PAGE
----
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Drugs. 2007;67(16):2323-33.

Pathophysiology and management of opioid-induced pruritus.

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Department of Anesthesiology and Critical Care Medicine, The Children's Hospital of Philadelphia and University of Pennsylvania School of Medicine, Philadelphia, Pennsylvania 19104-4399, USA.


Pruritus occurs frequently following opioid use, particularly after neuraxial administration. Although not life threatening, pruritus is discomforting and may decrease patient satisfaction. Even though the mechanism of opioid-induced pruritus is not yet fully understood, there is increasing evidence of the important role played by micro opioid receptors. Animal experiments pointing to the role of the micro opioid receptor and the efficacy of micro opioid receptor antagonists for opioid adverse effect prophylaxis and treatment have been replicated in several studies. Serotonin and dopamine D(2) receptors, prostaglandins and spinal inhibitory pathways may also be involved in the genesis of pruritus. Several pharmacological agents have been used both for the treatment of established pruritus and in its prevention. Of these, micro opioid receptor antagonists have been most consistent in terms of attenuating opioid-induced pruritus but present problems in dose and administration. Other drugs, including mixed opioid receptor agonist-antagonists, serotonin 5-HT(3) receptor antagonists, propofol, NSAIDs and D(2) receptor antagonists, have also been demonstrated to be useful. This review summarises the current understanding of the mechanisms causing opioid-induced pruritus and the pharmacological therapies available to prevent and/or manage this disorder.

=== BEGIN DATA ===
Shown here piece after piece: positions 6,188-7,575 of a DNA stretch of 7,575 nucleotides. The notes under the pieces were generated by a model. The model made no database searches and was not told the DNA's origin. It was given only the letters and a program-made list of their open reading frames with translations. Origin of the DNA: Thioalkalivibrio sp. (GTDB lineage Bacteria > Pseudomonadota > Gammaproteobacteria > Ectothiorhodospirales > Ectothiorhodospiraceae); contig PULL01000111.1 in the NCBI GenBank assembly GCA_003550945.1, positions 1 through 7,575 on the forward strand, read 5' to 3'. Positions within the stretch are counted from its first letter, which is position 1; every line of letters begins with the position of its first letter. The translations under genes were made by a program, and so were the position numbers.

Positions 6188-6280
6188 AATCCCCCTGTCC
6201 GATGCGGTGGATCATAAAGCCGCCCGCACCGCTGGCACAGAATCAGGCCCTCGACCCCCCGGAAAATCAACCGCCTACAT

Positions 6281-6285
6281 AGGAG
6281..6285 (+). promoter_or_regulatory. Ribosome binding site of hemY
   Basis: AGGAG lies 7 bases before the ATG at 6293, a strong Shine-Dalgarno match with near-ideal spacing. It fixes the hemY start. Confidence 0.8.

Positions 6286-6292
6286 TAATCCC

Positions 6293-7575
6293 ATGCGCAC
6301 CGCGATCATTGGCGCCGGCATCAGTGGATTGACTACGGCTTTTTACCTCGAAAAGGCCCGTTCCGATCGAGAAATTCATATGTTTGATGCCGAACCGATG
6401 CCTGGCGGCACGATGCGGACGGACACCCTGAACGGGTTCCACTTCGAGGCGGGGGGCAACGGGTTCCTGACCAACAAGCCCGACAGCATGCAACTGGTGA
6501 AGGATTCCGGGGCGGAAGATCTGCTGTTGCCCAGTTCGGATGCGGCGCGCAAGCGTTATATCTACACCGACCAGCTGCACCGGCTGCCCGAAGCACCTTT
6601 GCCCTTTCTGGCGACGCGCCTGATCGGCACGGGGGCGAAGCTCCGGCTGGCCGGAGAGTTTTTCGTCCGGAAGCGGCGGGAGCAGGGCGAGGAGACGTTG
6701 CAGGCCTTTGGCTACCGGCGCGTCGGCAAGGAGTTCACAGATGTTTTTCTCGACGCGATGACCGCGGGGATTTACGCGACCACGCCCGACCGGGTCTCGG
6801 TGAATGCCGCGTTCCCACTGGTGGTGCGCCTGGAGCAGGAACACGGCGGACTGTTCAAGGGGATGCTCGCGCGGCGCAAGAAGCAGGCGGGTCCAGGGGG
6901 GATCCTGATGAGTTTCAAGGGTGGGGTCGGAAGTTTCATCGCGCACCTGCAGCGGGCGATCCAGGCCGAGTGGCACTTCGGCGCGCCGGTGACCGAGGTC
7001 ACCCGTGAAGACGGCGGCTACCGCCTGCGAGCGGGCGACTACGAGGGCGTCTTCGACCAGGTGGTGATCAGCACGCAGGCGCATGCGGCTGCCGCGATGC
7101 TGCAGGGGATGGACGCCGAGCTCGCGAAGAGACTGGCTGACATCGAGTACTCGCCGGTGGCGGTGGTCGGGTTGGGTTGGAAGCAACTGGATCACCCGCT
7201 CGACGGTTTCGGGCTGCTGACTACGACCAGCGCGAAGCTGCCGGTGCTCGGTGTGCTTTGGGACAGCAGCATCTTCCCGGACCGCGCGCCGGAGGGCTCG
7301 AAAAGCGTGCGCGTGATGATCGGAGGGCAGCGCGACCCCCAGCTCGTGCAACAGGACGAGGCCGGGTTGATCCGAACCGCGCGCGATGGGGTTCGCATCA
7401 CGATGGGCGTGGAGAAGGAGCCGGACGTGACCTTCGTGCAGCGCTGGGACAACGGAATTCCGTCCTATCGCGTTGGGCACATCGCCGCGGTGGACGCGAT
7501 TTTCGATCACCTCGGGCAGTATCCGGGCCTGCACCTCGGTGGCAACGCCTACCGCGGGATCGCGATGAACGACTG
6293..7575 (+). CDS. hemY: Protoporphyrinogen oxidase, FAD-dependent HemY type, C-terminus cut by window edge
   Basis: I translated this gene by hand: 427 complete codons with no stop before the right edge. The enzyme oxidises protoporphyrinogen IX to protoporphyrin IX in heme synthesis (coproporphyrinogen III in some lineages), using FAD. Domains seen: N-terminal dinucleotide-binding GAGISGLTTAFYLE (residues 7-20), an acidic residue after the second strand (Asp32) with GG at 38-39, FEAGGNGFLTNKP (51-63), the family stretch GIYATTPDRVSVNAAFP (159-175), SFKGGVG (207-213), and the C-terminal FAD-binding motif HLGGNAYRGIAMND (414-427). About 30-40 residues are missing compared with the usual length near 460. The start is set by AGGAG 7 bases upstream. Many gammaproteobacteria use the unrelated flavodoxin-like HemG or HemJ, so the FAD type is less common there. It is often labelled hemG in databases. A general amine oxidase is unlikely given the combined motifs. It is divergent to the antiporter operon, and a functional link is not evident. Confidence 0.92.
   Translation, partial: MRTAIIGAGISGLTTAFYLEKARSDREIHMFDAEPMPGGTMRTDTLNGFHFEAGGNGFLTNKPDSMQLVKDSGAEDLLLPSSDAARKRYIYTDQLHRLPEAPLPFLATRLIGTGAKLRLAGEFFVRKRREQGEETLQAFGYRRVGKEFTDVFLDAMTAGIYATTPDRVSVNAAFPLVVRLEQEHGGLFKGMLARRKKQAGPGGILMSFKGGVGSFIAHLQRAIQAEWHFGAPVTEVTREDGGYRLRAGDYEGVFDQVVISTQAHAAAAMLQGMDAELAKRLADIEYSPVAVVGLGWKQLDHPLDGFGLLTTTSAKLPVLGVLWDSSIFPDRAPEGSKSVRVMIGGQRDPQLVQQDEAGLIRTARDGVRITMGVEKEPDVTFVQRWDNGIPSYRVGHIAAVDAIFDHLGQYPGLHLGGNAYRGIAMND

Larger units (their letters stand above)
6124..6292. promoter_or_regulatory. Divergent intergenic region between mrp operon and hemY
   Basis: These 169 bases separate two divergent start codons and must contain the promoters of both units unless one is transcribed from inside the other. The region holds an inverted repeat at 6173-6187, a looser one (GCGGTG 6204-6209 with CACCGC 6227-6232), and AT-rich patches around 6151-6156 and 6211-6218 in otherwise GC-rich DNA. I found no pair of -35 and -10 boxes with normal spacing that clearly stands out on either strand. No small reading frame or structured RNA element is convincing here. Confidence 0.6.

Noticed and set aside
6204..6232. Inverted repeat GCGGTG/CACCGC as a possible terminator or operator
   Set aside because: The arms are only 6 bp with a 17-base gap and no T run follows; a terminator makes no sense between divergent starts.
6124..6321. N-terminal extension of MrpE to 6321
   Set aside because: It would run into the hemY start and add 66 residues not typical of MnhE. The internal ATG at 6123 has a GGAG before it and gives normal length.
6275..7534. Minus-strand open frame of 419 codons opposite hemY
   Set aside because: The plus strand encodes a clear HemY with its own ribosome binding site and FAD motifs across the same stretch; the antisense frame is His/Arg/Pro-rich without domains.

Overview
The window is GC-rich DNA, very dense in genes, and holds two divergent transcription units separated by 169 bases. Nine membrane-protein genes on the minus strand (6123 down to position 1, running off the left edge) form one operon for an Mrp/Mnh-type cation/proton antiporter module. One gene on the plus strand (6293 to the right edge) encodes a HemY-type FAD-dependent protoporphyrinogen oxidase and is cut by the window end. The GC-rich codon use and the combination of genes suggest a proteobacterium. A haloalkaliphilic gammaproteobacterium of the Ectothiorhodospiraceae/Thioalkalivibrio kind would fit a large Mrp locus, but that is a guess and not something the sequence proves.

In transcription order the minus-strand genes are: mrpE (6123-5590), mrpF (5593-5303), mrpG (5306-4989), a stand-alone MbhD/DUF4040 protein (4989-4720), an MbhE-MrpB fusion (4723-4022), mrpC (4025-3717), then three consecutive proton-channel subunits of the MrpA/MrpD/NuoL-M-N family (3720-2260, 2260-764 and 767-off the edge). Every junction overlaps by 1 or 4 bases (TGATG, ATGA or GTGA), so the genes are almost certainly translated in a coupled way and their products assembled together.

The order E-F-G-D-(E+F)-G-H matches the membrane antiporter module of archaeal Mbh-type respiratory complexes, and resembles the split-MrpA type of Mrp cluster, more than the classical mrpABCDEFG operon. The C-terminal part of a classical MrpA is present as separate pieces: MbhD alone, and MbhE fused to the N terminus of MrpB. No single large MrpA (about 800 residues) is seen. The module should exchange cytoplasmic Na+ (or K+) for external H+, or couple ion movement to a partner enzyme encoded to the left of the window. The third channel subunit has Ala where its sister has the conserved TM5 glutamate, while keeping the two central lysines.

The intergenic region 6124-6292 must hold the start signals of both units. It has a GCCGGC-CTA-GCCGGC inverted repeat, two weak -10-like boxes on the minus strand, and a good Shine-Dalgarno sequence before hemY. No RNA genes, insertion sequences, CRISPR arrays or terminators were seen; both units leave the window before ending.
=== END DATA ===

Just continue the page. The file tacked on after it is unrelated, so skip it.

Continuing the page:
[Indexed for MEDLINE]

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